In a new book to be released this November, international medical charity Medecins Sans Frontieres tackles a big question faced by most aid organizations: When should and shouldn’t humanitarian groups compromise when pursuing aid work in difficult situations?
The book, dubbed “Humanitarian Negotiations Revealed: The MSF Experience,” tackles a wide range of dilemmas faced by the organization in its years of work in some of the world’s most dangerous locations. It aims to analyze “political transactions and balances of power and interests that allow aid activities to move forward, but that are usually masked by the lofty rhetoric of ‘humanitarian principles’,” said Fabrice Weissman, one of the authors of the book, according to IRIN.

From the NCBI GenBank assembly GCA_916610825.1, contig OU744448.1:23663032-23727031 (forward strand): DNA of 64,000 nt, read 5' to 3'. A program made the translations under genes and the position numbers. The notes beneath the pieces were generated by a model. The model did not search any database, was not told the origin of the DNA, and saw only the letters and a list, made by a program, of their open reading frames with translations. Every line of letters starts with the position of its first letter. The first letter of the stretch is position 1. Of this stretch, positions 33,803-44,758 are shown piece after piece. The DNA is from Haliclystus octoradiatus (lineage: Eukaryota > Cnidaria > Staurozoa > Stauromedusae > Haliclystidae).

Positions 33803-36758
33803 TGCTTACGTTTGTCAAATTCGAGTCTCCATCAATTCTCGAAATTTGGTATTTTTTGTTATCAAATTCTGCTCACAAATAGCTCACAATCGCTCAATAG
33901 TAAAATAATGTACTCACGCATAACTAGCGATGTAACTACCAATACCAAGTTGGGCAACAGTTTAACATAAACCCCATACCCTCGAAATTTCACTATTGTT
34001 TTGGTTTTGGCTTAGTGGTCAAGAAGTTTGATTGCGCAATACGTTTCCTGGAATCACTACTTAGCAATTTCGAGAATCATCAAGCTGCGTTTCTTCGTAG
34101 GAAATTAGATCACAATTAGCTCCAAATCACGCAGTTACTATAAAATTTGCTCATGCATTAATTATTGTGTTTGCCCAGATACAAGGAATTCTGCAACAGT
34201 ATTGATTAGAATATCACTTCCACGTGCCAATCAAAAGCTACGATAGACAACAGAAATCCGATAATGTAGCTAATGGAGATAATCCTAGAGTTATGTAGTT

Topics tackled in the book include dealing with fighters or combatants, which Weismman said is an unavoidable part of humanitarian work.
“That fighting forces seek to take advantage of aid groups is unavoidable,” Weissman said, according to IRIN. “The fact is that unless we provide them with benefits they have no reason to allow us to operate in the areas they seek to control.”
Corruption is also sometimes unavoidable, according to Weissman, who explained that while MSF’s imperative is to always save lives, the group has concluded that “the means by which lives are saved cannot be a moral or ethical issue.”
IRIN notes that in the end, MSF uses a simple criteria to determine whether or not to continue a particular operation.
“We ask ourselves who benefits most from our presence: the fighting forces or the civilians?” the news agency quotes Weissman.
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